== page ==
About that ‘costly gay support program’

Today’s Chronicle carries a provocatively-titled article about a resolution we’ll consider tomorrow night — calling the program under consideration a “costly gay support program.” I have lots of respect for Jill Tucker’s reporting but I think today’s article blew things a wee bit out of proportion.

The most important piece missing from today’s article was an amendment added by the Board’s budget committee on January 18 (I blogged about that meeting but was so blown away by the news that the district’s budget gap had increased to $113 million I didn’t even go into our longish discussion about the LGBTQ resolution).  I’ll get to the amendment, but first a bit of background about the resolution that is the subject of today’s article.

Authored by Commissioner Fewer, the resolution’s full title (take a deep breath): “In Support that the San Francisco Unified School District (SFUSD) Strengthen the Anti-Discrimination Program in Schools in Order to Effect a Healthier Learning Environment for Lesbian Gay Bisexual Transgender and Questioning (LGBTQ) Students.”  It’s three pages long, so I’ll summarize by saying it would commit the district to funding a 1.0 position, curriculum materials and a new interdisciplinary class on LGBTQ history and literature. Much of this we are already doing, but with outside funding that is uncertain from year to year. San Francisco has a long, proud history of being a leader on LGBTQ issues, and yet at the budget committee we were presented with some pretty staggering statistics on mental and physical health issues our 3,000 or so LGBTQ students are experiencing in our own district. There’s always more we should be doing. Still, the cost of the resolution as presented to the budget committee was already over $180,000.

So, after a lengthy discussion, the budget committee (Yee, Wynns and Norton, with Fewer as an invited but non-voting guest) amended the resolution to add the following provision:

FURTHER BE IT RESOLVED: That the components of this resolution that have budget implications will be re-evaluated including the results of outside fundraising as part of the budget development process. Staff will present multiple recommendations for full and partial funding of the Program as a budget priority for the Board of Education for 2010-11, including at minimum a .5 staff person, website, and curriculum.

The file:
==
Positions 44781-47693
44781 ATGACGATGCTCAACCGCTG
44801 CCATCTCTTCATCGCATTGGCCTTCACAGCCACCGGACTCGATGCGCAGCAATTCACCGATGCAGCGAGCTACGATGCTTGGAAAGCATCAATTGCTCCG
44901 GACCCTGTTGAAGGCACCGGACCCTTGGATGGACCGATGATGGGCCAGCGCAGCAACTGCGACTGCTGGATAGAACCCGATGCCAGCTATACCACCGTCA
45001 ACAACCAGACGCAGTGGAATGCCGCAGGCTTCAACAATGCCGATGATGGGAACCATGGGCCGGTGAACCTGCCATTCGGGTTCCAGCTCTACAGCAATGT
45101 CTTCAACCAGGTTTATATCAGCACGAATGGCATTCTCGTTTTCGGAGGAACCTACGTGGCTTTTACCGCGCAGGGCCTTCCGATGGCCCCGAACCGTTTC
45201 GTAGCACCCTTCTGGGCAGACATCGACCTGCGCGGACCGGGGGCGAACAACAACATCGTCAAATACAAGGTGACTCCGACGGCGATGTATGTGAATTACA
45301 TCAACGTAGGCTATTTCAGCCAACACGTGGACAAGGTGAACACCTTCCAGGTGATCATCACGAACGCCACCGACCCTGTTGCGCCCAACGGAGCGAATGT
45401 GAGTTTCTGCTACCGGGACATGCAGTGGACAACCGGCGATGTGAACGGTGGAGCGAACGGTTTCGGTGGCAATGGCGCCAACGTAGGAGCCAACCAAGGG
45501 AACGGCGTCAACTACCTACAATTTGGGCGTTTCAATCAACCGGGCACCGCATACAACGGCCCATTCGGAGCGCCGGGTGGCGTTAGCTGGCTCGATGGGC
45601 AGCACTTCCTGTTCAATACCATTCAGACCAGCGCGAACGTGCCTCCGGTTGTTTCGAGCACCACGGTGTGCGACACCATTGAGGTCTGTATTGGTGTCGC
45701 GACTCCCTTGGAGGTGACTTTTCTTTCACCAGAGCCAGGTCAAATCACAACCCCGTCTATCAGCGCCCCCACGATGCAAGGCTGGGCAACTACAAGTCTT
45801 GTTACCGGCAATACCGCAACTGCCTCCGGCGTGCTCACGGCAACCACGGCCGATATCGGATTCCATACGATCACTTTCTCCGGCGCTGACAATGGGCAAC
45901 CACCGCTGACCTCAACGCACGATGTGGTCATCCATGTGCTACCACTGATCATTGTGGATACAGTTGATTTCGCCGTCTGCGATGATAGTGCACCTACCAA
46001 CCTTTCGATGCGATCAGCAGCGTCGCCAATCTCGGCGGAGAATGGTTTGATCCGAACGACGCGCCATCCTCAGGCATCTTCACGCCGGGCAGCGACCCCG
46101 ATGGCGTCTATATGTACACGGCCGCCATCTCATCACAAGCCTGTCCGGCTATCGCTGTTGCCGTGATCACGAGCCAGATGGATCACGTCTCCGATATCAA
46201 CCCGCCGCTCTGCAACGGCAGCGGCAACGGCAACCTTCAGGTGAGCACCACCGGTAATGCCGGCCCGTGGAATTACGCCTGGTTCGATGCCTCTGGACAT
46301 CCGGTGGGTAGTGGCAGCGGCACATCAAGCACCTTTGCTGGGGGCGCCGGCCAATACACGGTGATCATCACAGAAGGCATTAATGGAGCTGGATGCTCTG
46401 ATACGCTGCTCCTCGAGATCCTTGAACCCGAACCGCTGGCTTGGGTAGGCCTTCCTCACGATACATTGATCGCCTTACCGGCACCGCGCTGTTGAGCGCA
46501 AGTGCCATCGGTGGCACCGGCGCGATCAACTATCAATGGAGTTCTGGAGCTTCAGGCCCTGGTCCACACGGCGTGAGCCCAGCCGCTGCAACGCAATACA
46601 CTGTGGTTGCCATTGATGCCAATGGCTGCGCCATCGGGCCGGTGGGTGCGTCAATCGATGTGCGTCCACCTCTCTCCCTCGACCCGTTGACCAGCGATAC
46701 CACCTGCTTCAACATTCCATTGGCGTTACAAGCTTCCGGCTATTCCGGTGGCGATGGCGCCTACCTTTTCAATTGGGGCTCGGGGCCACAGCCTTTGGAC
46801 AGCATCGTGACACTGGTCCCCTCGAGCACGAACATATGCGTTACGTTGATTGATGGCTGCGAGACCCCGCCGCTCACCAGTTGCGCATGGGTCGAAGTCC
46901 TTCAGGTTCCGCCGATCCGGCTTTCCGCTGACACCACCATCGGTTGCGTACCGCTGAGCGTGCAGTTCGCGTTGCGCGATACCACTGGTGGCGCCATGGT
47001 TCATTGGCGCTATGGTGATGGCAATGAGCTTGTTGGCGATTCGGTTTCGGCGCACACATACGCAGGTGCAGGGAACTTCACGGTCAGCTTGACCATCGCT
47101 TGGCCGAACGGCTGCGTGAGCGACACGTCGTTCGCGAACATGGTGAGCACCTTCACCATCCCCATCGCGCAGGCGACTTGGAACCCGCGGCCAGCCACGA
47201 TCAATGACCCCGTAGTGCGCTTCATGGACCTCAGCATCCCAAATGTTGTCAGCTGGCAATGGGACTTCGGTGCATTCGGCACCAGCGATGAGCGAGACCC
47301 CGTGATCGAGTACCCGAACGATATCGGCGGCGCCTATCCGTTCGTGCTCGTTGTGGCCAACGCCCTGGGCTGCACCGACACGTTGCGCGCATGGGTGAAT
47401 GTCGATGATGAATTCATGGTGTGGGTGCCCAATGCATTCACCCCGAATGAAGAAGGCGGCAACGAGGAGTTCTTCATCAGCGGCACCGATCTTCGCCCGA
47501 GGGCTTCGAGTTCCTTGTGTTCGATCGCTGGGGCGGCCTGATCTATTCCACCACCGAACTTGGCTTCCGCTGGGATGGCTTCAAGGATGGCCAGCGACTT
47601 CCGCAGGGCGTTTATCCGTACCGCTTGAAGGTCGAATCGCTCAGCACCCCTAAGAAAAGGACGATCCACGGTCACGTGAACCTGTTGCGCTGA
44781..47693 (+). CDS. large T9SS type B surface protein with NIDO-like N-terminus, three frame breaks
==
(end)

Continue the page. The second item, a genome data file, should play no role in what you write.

What this amendment means is that the “minimum” level of funding for this program will be a half-time staff person, maintenance of a web site we launched last year, and curriculum to supplement our existing health education curriculum to encourage LGBTQ youth and their peers to have a positive view of LGBTQ people.  The cost of all that comes to $60,000 annually. Additional components in the resolution will be subject to further review by the Board as part of the work to develop a 2010-11 budget, and staff will present proposals for partially and fully-funding the program during the budget development process. They will also continue to pursue outside (grant) funding for this program.

I have received a number of calls and emails today about this proposal*, prompted by the Chronicle story, and while I think the reaction is a bit overblown, I understand how crazy it sounds to create a new program in the midst of a massive budget crisis. But: what we are talking about is essentially a $60,000 program (the cost of one teaching position, without benefits) that will support one of our community’s core values — not to mention perhaps 3,000 students  in our school district. For example, there is a much higher rate of absenteeism, substance abuse and other risky behaviors among LGBT students in San Francisco Unified — so if the additional support provided by this program were to increase our average daily attendance by just a few days, it would pay for itself.  In short — I think I am comfortable with the minimum level of funding as spelled out in the amended resolution, but will reserve judgement about the rest of the policy components until we have more visibility about the cuts we’ll need to make to balance next year’s budget.

*Even my mother emailed me! For the record, she thought it was a very tough decision to make, and wondered how I was going to vote.


2 responses to “About that ‘costly gay support program’

  1. I heard you. But this is politics.

    Maintaining website? Volunteers immediately comes into my mind. There are 3000 LGBT parents. You bet there will be a few dedicated parents who know how to maintain a website. I have seen many tremendeously resourceful parent groups. Given a clause they believe in and some support, they realy archive a lot.

  2. As a public school teacher (high school) and part of a 2-mom family, we are really *really* hoping the amendment can find the support to pass. This group of kids is so high risk – and they are group that can be hard to identify (as opposed to race, disability, etc). We hope those kids (and all kids in our schools) get this important program!